SpotXchange has published a report on the state of programmatic video advertising in the leading European markets. The study was carried out by IHS who interviewed broadcasters, agencies, ad tech vendors and publishers from France, Italy, Germany, Spain and the UK. The findings provide some interesting and refreshingly honest insights into the key trends and the future of programmatic video in Europe.
Many Publishers Still Concerned About Data and Measurement…
Unsurprisingly, the research found that scarcity of supply was holding back programmatic video, as most publishers have been selling out via direct sales. However, IHS also noted that this is likely to change as the market matures.
Data was also a major issue for publishers on a variety of levels. Many publishers still don’t have a first party data strategy and are reluctant to make it available to third parties. When it comes to applying third party data, many publishers don’t trust it and see data acquired via cookies as ‘an unaudited black box and hence lacking in credibility’. Then the regulatory uncertainty in the EU cookies and tracking has led many publishers to question whether it’s worth bothering to develop a data strategy at all.
Finally, the lack of an agreed measurement standard is also limited growth, making it difficult to assess the effect of buying programmatically. Nielsen OCR, comScore VCE and other local panel-based systems are being rolled out across Europe, but IHS say it’s still too early to assess whether these will satisfy advertisers and be acceptable to publishers.
…But Opportunities Are Also Being Identified By the Supply-Side
It’s certainly not all bad, and many publishers are discovering advantages in selling programmatically. The ability to tap into international audiences is a major strength of selling programmatically and that was the ‘entry point’ for publishers adopting the programmatic model.
Publisher alliances and private exchanges have been helping to give publishers a stronger sense of control – now some publishers feel they are ‘co-shaping the ecosystem’. IHS also found that successful experimentation dispels myth around price erosion, and many publishers are rethinking the relationship between programmatic video and the direct sales process, often combining the two in a private exchange environment.
Programmatic Video is Set to Count for 33.2 Percent of Total Video Ad Revenue By 2017
The UK is the Most ‘Advanced’ European Market
The UK leads the programmatic video market, with revenues of €20.5m in 2012 (9 per cent of the total video advertising market) expected to rise to €224.5m in 2017 (38.9 per cent of the total video advertising market). However, the state of the British market has less to do with British innovation and more to do with the fact that ‘international players’ – i.e. US ad tech companies – have entered and dominated the market.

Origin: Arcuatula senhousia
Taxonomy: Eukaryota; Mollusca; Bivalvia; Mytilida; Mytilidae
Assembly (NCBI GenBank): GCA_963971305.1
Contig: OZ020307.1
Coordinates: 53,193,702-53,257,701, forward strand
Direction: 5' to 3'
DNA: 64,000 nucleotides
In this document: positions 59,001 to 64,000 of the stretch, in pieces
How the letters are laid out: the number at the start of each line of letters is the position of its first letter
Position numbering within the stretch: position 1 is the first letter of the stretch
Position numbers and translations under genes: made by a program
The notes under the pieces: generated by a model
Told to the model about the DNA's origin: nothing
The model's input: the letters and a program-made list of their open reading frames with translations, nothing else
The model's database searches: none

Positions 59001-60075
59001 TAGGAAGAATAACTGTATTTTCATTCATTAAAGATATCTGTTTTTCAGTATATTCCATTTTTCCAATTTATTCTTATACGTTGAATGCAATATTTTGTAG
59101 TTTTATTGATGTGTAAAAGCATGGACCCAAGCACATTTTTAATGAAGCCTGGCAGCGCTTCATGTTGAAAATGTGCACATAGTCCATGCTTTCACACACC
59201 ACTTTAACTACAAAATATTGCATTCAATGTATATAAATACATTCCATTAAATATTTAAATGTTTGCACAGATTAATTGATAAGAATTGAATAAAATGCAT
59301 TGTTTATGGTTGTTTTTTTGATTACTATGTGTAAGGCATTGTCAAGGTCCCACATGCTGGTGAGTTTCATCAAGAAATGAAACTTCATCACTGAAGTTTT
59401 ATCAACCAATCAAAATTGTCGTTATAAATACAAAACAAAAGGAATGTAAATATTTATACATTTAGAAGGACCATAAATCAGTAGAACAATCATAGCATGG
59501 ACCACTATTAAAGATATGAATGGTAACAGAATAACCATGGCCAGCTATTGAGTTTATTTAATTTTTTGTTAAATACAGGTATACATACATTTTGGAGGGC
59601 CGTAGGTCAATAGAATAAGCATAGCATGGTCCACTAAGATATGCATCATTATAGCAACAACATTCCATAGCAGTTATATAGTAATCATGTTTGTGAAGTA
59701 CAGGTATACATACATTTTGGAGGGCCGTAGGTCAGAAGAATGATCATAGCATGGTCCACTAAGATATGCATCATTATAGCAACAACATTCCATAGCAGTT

France is second behind the UK. While still small and extremely young (most players entered the market in 2012), revenues from programmatic video are expected to grow from €5.5m in 2012 to €157.9m in 2017. Two broadcaster and publisher alliances will hold the majority of video inventory available for programmatic trading by the end of 2013, but IHS say the co-ownership of ad tech infrastructure by media owners removes access barriers to adoption. However, the study identified a ‘strong programmatic culture’ in France,spurred by the success of homegrown display retargeting companies like Criteo.
Germany – the market that strikes terror into even the bravest US ad tech executives – was found to be relatively conservative. The video advertising landscape is centralised and consolidated with IP Deutschland and SevenOne dominating, making it difficult to penetrate. The study also stated that the market is characterized by a “perfect data or no data at all” approach to measurement, which translates into slower adoption of new ad trading tools. As things stand, YouTube is fuelling the growth of programmatic video in Germany.
In Spain, it’s still early days but online video is booming in spite of the country’s economic difficulties. On the programmatic front, Spanish video publishers are finding that programmatic selling is useful for monetising audiences in Latin America where they’re less likely to have sales teams on the ground.
Over in Italy, the market is just getting started, with just €2.5m in 2012 expected to rise to €63.2m in 2017. In some respects the market is similar to Germany in that the broadcasters dominate, with YouTube flying the flag for programmatic.